Local charity shuts down after several years of serving the community


Ageing better in Birmingham closed its doors today as their 7 year lottery funding has come to an end.

Elderly women showing what they knitted.
(Credit: Ageing Better in Birmingham) (Elderly woman knitting in Birmingham)

The national lottery funded community programme began back in 2015 and was created in order to help those over 50 who suffer in isolation.

The charity’s main goals were to setup activities and support networks for those over the age of 65 such as knitting groups, Bosnian dancing, walking groups to aid those combating loneliness.  

Another main focus was for the elderly LGBT community running a programme called “Stay out” which worked to tackle the issue of 65+ members to not regress back into the closet.

Within their 7 year span, they managed to get 10,000 people directly involved within the programmes and helped keep them tuned in with those in their area.

Stephen Raybould, Director at Ageing Better in Birmingham was “proud” of the work his organisation had done and was inspired by the charitable work the citizens of the city had achieved.

He exclaimed his joy over the work his team has done: “I’m proud of a lot of the network schemes that we have ran over the years. The real highlight for me is the 100’s of activities that we have managed to start up across the city.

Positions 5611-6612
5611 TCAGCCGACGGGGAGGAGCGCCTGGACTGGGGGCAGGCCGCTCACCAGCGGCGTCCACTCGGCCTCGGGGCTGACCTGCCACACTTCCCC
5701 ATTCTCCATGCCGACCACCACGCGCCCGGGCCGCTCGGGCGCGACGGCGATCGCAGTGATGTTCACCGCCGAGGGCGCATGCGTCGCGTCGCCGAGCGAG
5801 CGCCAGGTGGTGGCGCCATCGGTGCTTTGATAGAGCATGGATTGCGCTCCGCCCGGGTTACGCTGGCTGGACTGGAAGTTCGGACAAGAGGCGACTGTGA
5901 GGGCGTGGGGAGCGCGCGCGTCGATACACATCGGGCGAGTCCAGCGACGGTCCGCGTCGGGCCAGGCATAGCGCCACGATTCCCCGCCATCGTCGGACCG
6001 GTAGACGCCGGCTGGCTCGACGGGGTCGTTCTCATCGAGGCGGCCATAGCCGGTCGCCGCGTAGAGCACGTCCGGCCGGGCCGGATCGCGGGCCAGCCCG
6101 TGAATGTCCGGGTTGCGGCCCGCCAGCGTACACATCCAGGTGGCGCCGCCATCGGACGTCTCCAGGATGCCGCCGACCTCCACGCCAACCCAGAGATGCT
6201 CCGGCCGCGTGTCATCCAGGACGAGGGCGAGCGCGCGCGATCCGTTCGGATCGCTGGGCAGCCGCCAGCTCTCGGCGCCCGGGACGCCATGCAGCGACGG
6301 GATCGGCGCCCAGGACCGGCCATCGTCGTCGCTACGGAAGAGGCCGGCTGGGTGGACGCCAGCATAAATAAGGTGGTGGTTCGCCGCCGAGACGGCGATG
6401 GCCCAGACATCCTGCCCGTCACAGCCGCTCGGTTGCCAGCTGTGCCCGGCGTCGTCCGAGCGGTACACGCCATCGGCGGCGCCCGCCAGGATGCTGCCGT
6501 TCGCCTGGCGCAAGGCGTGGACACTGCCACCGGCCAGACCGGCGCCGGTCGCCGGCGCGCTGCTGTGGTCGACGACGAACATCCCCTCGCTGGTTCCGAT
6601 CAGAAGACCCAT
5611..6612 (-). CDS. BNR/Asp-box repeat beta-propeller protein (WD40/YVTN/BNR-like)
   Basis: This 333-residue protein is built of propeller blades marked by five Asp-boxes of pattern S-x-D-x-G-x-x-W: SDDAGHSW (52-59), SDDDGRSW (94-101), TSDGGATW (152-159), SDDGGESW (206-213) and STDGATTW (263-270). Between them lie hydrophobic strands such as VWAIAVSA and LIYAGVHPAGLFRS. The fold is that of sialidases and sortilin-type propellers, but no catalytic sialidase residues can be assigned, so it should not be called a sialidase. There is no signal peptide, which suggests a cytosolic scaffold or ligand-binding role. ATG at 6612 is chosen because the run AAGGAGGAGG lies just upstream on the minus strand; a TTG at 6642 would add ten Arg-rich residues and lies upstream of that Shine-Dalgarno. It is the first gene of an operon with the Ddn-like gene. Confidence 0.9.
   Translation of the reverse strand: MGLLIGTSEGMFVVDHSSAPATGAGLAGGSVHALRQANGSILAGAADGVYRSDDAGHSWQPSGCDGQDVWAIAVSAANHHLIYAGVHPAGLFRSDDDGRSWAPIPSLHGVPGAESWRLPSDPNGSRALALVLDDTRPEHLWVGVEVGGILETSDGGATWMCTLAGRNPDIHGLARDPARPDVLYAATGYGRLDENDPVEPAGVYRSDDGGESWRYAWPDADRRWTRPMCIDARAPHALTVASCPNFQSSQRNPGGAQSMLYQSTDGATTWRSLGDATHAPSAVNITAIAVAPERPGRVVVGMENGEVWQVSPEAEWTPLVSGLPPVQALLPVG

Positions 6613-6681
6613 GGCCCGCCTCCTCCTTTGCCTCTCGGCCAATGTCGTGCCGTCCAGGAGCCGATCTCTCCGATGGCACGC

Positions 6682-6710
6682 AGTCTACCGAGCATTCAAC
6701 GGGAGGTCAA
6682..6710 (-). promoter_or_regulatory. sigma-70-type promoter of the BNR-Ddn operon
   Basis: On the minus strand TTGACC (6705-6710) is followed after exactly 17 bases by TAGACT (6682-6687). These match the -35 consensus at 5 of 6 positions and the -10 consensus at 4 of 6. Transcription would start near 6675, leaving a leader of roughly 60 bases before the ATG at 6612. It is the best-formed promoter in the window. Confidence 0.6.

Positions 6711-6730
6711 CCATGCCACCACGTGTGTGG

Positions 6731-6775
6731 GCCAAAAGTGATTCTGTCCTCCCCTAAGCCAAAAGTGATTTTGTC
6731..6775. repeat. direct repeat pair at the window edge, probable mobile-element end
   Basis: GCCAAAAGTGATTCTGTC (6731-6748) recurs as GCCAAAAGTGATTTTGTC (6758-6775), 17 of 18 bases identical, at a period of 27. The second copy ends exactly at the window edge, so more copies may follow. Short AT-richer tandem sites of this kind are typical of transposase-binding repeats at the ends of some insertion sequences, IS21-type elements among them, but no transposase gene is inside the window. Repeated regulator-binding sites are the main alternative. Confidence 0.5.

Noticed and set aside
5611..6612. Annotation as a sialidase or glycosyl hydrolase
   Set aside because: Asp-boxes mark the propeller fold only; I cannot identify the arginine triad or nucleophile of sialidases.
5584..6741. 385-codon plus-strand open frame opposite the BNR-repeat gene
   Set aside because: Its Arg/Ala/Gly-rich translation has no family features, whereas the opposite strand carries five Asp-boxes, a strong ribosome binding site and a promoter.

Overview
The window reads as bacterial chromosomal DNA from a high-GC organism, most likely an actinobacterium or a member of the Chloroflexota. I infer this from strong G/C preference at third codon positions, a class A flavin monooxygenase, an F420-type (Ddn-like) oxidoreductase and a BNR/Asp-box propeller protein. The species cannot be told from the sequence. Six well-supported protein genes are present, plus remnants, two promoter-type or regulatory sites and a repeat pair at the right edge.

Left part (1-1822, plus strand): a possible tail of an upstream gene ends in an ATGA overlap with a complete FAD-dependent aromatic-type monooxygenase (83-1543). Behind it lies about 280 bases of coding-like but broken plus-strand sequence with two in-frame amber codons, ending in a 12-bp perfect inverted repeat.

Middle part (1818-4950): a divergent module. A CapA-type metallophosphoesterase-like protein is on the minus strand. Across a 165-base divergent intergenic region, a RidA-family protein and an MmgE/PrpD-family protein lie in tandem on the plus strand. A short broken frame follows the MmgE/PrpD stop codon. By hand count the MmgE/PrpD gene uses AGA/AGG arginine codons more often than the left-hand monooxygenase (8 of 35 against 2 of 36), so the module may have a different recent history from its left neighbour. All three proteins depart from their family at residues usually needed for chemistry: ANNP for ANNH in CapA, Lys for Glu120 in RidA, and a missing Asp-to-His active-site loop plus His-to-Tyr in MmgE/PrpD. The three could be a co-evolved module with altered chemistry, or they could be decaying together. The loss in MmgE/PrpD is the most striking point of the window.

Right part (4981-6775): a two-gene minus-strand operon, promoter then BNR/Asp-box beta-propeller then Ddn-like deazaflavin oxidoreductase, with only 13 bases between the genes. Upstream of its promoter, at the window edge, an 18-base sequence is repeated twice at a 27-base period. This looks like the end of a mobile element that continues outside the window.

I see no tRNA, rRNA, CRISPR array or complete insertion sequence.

Ageing Better may be over but the work they have started in setting up activities for the elderly continues with the Neighbourhood Network Scheme.

The scheme is due to be up and running within the coming months and will focus on providing more interaction for the elderly within Birmingham.

Stephen continued on his thoughts regarding the future for many of the Ageing Better in Birmingham Staff: “A lot of them will be helping set up the development of the (Neighbourhood network) scheme and building communities right across Birmingham.

“We are also working with the city council on building age friendly cities which is to make the city a better and more accessible place.”

According to Age UK, more than 2 million people in England over the age of 75 live alone, and more than a million older people say they go for over a month without speaking to anyone.

Research by them also shows that social isolation not only affects mental health negatively but can also increase the risk of cardiovascular disease due to increased blood pressure from stress.

With the over 65 group in Birmingham estimated to rise by 29% by 2040. Birmingham city council believe more needs to be done to make sure the older generations are accommodated for.


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